• Venture Catalysts Group doubled its growth by closing 207 consolidated deals in 2021. It invested in 178 unique startups during the year. With an average size of $100 K - $500K per venture.
• A $100 million accelerator fund, 9Unicorns showcased stellar growth in 2021 with 101 deals, as compared to 32 deals in 2020 - Aims to invest in 150 startups globally in 2022. Investing $32 m this year, the accelerator fund witnessed 33% uprounds this year
Talking about one such case of identifying winners, Sharma highlighted how easy it was to invest in Oyo's founder Ritesh Agarwal. "He was super prepared and highly passionate about his business. He had databases prepared because he was earlier working with Airbnb during the Commonwealth Games and was managing the backend for all the Airbnbs in Delhi. He had a lot of knowledge about the companies in this domain and had a clear understanding of the gaps in that space. He was thorough on the term sheets etc. Ritesh is a very passionate individual and is also very modest; both things are very hard to get in a person. That's why he is successful, I think," he recounts.
Sharma still holds a small stake in the company. He believes that the length of the engagement between a startup and a VC should be a mutual decision. However, being an angel investor, it is better to be an opportunist. "If you are getting a good return for your investment, it is wise to make an exit. Invest in other companies with the capital you generate from a successful investment. That makes sense," he ascertained. Every company has a story to tell, Sharma said. So when a company pivots through various business turns, he has a strong opinion about sticking by their side for better or for worse.
"We believe in supporting the founders. No matter what the road holds for a company, if the vision of the founder is strong we will continue to align with them. If they fail in their first venture, for the second time if they come to me I'll support them again," he said. He then added that similar would be applicable to the Maverick Co-founder of BharatPe, Ashneer Grover, who was recently ousted from the company.
"Tomorrow if BharatPe's founder [Ashneer Grover] comes with another venture, I'll support him again because I know he is a strong founder. He has built BharatPe, nobody else has that much of a role to play in the company's success. Irrespective of other people's opinion about him, I'll still go into business with him because I believe we need to support those who have the capability of building businesses from scratch, something that he has displayed in his career," he stated.
(L-R) GAURAV JAIN, Co-founder, Venture Catalysts; ANUJ GOLECHA, Co-founder, Venture Catalysts & 9Unicorns; DR APOORVA RANJAN SHARMA, Co-founder, Venture Catalysts & Managing Director, 9Unicorns and ANIL JAIN, Co-founder, Venture Catalysts & 9Unicorns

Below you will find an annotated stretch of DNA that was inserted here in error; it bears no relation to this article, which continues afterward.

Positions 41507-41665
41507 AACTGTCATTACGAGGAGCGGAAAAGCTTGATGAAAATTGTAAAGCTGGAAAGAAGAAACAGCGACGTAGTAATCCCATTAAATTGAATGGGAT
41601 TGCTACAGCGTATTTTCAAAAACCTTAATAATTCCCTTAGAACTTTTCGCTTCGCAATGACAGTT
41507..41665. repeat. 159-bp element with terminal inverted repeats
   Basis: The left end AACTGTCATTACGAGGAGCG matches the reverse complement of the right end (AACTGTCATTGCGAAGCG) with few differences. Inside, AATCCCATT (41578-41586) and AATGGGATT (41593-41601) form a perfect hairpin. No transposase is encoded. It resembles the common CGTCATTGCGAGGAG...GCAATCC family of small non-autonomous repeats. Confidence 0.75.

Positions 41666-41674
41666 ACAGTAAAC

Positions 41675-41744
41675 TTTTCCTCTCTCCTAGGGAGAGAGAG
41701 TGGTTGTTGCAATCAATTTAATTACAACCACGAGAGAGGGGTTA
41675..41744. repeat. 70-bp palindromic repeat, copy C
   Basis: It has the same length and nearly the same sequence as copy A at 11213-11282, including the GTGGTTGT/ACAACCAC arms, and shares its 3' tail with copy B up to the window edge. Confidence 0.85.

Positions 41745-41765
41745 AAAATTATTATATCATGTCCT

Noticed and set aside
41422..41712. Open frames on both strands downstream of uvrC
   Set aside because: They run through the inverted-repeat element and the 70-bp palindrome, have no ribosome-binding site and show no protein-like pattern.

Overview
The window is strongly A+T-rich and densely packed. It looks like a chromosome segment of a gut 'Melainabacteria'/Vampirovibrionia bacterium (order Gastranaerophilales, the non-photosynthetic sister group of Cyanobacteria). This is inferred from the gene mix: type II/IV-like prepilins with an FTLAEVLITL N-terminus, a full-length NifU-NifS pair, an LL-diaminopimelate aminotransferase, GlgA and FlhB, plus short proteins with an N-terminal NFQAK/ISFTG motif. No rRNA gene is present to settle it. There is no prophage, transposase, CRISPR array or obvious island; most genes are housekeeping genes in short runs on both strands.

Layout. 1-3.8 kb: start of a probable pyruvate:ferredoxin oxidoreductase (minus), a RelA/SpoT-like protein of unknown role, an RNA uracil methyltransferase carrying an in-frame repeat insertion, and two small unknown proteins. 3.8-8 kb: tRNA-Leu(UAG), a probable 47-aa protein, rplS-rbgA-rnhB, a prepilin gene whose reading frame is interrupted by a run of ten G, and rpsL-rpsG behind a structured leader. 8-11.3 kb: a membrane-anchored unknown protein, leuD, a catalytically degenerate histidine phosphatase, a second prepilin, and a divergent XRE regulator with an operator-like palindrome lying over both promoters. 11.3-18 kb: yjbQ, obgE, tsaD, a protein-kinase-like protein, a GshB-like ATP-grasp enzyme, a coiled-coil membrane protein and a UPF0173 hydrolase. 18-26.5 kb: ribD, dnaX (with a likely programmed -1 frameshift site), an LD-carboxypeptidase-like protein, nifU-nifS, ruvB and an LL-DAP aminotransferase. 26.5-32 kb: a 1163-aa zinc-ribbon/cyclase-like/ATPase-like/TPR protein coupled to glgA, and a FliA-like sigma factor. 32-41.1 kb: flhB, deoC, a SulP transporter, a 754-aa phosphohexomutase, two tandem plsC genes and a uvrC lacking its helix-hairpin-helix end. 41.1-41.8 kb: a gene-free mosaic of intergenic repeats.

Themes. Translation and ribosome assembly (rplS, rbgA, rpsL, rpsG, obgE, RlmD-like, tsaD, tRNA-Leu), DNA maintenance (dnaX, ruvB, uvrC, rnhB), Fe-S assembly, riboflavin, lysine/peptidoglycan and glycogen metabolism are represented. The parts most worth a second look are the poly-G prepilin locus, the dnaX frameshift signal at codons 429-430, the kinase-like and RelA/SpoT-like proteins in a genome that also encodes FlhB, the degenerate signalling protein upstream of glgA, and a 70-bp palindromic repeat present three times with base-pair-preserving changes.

Sharma is very particular in nurturing the interests of the founders and entrepreneurs he has invested in. He detailed that his VC firm has established a network for all the entrepreneurs engaged with them. His network allows startup founders to interact with other people engaged with Venture Catalysts as well as VCs and vendors for certain jobs. This is not limited to the startups involved with Venture Catalysts but also the people that 9Unicorns, its sister company, has invested in. 9unicorn invests in idea-stage startups whereas VCats invests in startups up to Series A. Both are angel fund licensed and are community-backed AIFs.
The nature of investment is the same for both, and Sharma said that a lot of times both organizations do co-investment. The difference lies in the nature of equity. The size of 9unicorns is about $120 million. For VCats, the investment in 2021 was about $100 million in 2021. Combined, both the VCs are 6 billion dollars in size and have made about 320 investments out of which there are 5 unicorns and about 30 semi unicorns. By 2022, Sharma plans to invest in 250 companies, having made 100 investments already.
He is eyeing specific sectors for investments. "We are currently looking at expanding our presence in Web3, and Metaverse as well as evaluating more SaaS companies for investments. Then we are also looking at making investments in the food sector, which is yet to be disrupted. Here, our aim would be to focus on products only companies primarily," he concluded.
• Venture Catalysts currently has a portfolio of 4.5 k active angel investors and targets to build 10k active investor community by 2024
• Currently present in 22 cities including Coimbatore, Lucknow, Ahmedabad, Raipur, Kochi, Cuttack, Kolkata, Surat and many other aims to expand in 40 cities in a short span of time.
• By 2024, VCats aim to invest in eight to ten start-ups per month
• 9Unicorn aims to accelerate and invest in 300 start-ups by 2024
• VCats has developed fresh investment products such as Incubate Hub – Corporate Innovation Platform, Corporate Venture Capital (CVC), CXO Angels Network, Family Office Network, Founder's Network. Venture Catalysts has invested in 14 startups since Jan 2020